More carbon dioxide was sucked from the atmosphere, the Earth’s atmosphere held on to less heat.Cahokia is a large Native American community located in modern day East St. Louis.While the town was left by the time White folks got to it, the evidence they left behind indicates a intricate market with trade routes from the Great Lakes all of the way down to the Gulf of Mexico.
In 1250, it was larger than London, and featured a complex society with an urban centre, satellite villages and thatched-roof houses lining the central plazas. Cahokia’s pyramid dwarfs some of Egypt’s, both in size and in degree of difficulty. The mound contains over 2.16 billion lbs of dirt, some of which had to be carried from hundreds of kilometers away, to make certain the town’s giant monument was vividly colored. No trucks, only human labor moved a literal mountain of earth.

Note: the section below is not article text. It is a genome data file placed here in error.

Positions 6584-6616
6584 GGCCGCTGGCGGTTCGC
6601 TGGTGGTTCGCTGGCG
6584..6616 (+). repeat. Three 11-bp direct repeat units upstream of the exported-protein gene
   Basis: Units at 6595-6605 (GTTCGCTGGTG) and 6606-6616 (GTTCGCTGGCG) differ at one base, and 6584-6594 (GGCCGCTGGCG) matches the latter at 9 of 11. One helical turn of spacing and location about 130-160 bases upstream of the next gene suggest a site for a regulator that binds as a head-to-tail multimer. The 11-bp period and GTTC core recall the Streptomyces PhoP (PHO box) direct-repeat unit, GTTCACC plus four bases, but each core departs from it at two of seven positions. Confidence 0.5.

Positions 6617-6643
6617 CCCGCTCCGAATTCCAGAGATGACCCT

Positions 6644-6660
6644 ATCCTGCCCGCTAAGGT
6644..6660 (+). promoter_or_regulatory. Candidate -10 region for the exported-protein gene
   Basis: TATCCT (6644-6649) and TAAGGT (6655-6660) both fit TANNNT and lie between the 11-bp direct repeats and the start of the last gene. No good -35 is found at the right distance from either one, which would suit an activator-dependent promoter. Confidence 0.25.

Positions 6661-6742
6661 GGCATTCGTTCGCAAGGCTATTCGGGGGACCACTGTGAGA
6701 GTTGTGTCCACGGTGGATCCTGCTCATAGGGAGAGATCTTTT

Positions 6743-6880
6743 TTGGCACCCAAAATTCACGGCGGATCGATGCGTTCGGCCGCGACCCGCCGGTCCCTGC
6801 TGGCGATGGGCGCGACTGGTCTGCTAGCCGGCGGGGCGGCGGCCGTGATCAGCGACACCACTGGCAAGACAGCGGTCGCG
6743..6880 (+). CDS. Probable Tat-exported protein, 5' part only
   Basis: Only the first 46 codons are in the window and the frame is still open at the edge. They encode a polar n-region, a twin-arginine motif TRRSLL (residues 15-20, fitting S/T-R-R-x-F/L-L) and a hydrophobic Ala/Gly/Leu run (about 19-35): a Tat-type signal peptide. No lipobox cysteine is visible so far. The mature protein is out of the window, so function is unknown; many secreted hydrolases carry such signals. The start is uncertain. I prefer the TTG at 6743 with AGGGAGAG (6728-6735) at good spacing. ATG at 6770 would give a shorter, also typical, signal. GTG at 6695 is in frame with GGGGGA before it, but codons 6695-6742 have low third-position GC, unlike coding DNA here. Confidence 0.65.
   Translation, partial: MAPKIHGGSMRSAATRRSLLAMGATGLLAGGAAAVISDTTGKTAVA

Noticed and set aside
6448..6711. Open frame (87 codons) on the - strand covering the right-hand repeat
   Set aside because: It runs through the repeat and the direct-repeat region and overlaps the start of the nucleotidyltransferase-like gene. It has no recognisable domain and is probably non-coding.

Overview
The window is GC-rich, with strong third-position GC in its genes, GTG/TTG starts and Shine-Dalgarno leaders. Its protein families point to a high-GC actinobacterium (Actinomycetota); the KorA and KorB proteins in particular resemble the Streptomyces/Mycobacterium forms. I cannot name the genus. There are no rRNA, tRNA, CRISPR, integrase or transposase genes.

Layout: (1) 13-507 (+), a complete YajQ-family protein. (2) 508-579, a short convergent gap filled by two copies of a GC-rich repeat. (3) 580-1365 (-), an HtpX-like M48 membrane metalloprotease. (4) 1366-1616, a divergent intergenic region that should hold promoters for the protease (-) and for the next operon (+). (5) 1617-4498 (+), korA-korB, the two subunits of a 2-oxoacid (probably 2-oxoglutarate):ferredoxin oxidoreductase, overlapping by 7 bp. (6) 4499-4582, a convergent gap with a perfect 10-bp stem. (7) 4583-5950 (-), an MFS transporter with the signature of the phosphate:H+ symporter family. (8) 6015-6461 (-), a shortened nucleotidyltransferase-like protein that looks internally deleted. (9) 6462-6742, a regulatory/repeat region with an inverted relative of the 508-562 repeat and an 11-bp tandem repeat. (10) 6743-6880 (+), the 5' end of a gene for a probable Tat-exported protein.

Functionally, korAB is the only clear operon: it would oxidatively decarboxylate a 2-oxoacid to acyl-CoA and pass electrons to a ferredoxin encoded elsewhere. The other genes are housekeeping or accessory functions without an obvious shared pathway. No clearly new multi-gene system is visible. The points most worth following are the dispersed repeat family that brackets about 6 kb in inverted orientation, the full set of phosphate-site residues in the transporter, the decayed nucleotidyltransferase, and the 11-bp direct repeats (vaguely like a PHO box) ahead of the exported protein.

3. Columbus Didn’t Discover America….. The Vikings did.
America was discovered in 1492 because Europeans were starting to become interested in the outside world thanks to the Renaissance and Enlightenment and Europeans of the time only generally being the first smart individuals ever.
Here is what we know. It was Vikings who set up a prosperous colony in Greenland that lasted for 518 decades (982-1500). To put that into perspective, the European settlement now known as the United States will need to wait until the year 2125 to match that longevity. The Vikings sent several expeditions down south to try to settle what they predicted Vineland — which historians now think was that the East Coast of North America.
After spending a couple decades sneaking ashore to raid “Vineland” of its wood pulp, the Vikings tried to repay North America in 1005. They set up the first powerful European colony, for the grand total of 2 years. They were soon expelled, their leader struck at the heart with an Native American arrow.
4. The Columbus Lie
Columbus found America, his crew was going to throw him overboard, when land was spotted at the nick of time. Until the pilgrims showed up and successfully settled the nation for the very first time, there was no reason for Europeans to head over there…. . With almost 150 years in between these two events where absolutely nothing occurred.